Galen Rupp, fit, fast, faces familiar foe at Boston Marathon

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Galen Rupp finished second in his Boston Marathon debut last year despite not knowing if he would start the race two weeks prior.

This year, Rupp had ideal, personal-best-time lead-up into the world’s oldest annual marathon. If it wasn’t for the defending champion, he might be the heavy favorite.

Rupp, a two-time Olympic medalist, contests his fifth career marathon Monday (8:30 a.m. ET, NBCSN and NBC Sports Gold). Early weather forecasts call for rain, temperatures in the upper 40s and 20 mph winds. Not ideal for the runners or for making predictions.

Rupp can bolster his argument as the best U.S. distance runners of all time. He already has Olympic 10,000m and marathon medals. In his last marathon, Rupp became the first American-born male runner to win the Chicago Marathon in 35 years.

On Monday, he can become the first American-born male runner to win the Boston Marathon in 35 years.

(It’s a convenient but misleading stat. Meb Keflezighi, the 2014 Boston champ, was born in Eritrea but moved from the war-torn nation to the U.S. at age 12 and matured into a competitive runner in high school and college in Southern California. He ran in all four of his Olympics for the red, white and blue and is arguably the most celebrated American runner of all time.)

Rupp’s lead-up half-marathon results in 2017 were a scratch (plantar fasciitis) and an 11th place (two weeks before Boston, still with foot discomfort). A cortisone shot worked wonders for him on Patriots’ Day.

This year? Rupp clocked a personal best over 13.1 miles on March 11. His 59:47 in Rome was four seconds shy of Ryan Hall‘s American record.

The Boston field also plays into Rupp’s favor. It lacks the world’s best marathoners — like Olympic champion Eliud Kipchoge and Ethiopian legend Kenenisa Bekele, who are running London on April 22.

That said, the Boston field was of similar strength last year, when relative unknown Geoffrey Kirui of Kenya and Rupp broke from the pack in the 20th mile. Kirui surged with three miles left to prevail by 21 seconds.

Kirui defends his title Monday and is joined by the two Boston winners before him — Kenyan Lemi Berhanu and Ethiopian veteran Lelisa Desisa.

Like Rupp, Kirui won his last marathon, taking the world championships in London on Aug. 6 by 82 seconds. Kirui, a father of three like Rupp, has just as much marathon experience as Rupp, a faster personal best by nearly three minutes and is almost six years younger than the American.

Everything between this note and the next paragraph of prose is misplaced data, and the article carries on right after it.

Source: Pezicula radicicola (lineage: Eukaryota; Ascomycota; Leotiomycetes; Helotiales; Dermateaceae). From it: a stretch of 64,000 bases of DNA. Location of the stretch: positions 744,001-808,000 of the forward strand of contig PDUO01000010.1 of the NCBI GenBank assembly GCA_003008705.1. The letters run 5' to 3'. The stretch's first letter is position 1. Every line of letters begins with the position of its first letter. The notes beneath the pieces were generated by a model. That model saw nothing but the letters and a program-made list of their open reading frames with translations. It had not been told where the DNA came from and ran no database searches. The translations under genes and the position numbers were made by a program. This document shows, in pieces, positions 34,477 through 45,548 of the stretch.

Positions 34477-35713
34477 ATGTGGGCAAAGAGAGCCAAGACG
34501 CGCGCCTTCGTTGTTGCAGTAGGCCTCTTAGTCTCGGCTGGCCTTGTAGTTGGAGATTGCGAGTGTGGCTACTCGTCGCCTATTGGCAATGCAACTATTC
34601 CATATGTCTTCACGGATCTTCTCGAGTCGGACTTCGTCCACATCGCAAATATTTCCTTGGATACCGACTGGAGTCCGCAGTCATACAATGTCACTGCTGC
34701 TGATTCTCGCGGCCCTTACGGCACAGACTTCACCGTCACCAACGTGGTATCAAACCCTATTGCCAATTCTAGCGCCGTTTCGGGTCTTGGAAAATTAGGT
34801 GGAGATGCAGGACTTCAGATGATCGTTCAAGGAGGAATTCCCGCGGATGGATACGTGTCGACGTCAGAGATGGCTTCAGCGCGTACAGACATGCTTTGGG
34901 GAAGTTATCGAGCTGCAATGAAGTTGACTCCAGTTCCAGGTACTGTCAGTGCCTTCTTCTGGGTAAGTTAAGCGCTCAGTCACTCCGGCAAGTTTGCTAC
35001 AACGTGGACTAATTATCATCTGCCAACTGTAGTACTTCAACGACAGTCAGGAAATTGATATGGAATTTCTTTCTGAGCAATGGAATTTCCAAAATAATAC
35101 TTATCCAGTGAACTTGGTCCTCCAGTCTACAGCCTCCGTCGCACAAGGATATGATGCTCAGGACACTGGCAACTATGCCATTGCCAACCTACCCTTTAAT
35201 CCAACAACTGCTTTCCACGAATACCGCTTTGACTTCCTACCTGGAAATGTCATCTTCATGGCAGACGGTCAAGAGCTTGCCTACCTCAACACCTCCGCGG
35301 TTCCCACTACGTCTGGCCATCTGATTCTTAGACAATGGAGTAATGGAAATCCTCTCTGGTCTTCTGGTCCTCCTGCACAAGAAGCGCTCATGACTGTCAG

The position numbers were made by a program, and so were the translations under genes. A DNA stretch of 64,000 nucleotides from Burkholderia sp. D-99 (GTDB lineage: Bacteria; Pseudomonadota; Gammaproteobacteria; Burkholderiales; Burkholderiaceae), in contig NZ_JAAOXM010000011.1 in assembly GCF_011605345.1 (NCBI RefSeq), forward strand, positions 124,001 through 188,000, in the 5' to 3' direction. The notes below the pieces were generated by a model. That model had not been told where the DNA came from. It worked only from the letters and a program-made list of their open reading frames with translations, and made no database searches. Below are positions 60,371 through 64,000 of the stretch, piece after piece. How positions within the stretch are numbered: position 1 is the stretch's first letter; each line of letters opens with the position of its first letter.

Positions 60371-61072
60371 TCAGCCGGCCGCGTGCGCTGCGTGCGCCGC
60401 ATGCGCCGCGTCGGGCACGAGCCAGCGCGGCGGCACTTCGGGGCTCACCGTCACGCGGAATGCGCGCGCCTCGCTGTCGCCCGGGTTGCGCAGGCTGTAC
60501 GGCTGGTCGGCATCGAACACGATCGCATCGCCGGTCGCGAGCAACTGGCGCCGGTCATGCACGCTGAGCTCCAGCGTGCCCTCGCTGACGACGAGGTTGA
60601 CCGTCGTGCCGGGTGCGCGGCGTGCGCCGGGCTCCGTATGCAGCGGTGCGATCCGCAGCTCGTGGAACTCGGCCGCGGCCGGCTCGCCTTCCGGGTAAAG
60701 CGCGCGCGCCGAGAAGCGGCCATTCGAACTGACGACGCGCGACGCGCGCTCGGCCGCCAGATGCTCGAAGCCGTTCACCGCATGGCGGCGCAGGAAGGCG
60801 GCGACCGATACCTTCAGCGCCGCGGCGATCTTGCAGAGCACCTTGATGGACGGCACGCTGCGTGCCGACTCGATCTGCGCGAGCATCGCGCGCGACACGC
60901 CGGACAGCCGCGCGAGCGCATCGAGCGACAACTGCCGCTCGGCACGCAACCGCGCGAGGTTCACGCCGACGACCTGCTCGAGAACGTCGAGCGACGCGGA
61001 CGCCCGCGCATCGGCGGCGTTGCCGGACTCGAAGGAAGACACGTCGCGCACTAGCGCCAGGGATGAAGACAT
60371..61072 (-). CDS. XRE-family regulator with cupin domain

But he hasn’t raced this year. Marathons are the toughest track and field event to predict, as shown by Rupp’s results leading into Boston last year.

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WATCH LIVE: London Marathon

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Watch the world’s best distance runners chase world records at the London Marathon, live on NBCSN and commercial free on the NBC Sports Gold “Track and Field Pass” for subscribers on Sunday at 3:30 a.m. ET.

NBCSN coverage also streams on NBCSports.com/live and the NBC Sports app for subscribers.

WATCH LIVE: London Marathon
NBCSN coverage — STREAM LINK
NBC Sports Gold commercial free — STREAM LINK

Sunday’s race start times (ET)
3:55 – Elite Wheelchair Races
4:00 – World Para Athletics Marathon World Cup ambulant races
4:15 – Elite Women’s Race
5:00 – Elite Men’s Race, Mass Race

The men’s field features arguably the two greatest distance runners of all time — Kenyan Eliud Kipchoge and Ethiopian Kenenisa Bekele.

Kipchoge, the Rio Olympic marathon champ, ran the fastest marathon ever recorded — 2:00:25 in Nike’s sub-two-hour attempt last May in non-record-eligible conditions.

Bekele is the second-fastest marathoner in history under legal conditions, having run six seconds shy of Kenyan Dennis Kimetto‘s world record of 2:02:57 from 2014.

In the women’s race, Kenyan Mary Keitany, already the world-record holder in a women’s-only race, looks to take down Brit Paula Radcliffe‘s world record with male pacers set in London 15 years ago. That time is 2:15:25.

Keitany is challenged by Ethiopian Tirunesh Dibaba, the third-fastest female marathoner in history behind Keitany and Radcliffe.

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Teddy Riner, dominant judoka, to skip 2018, 2019 Worlds

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French judoka Teddy Riner, arguably the world’s most dominant athlete, will reportedly skip the next two world championships before the 2020 Tokyo Olympics.

French coach Franck Chambily said Riner will compete a light international schedule the next two years ahead of what would be his fourth Olympics, according to Agence France-Presse.

Riner, a 29-year-old, 6-foot-8-inch native of Guadeloupe, is undefeated since 2010 with a reported 144-match winning streak. That includes Olympic titles in 2012 and 2016 and world titles in 2011, 2013, 2014, 2015 and 2017.

Before the streak, Riner also earned world titles in 2007, 2009 and 2010, plus an Olympic bronze at age 19 in 2008.

He could compete through the 2024 Paris Games.

“When I am invincible, I will stop,” Riner said in 2013, according to The Associated Press.

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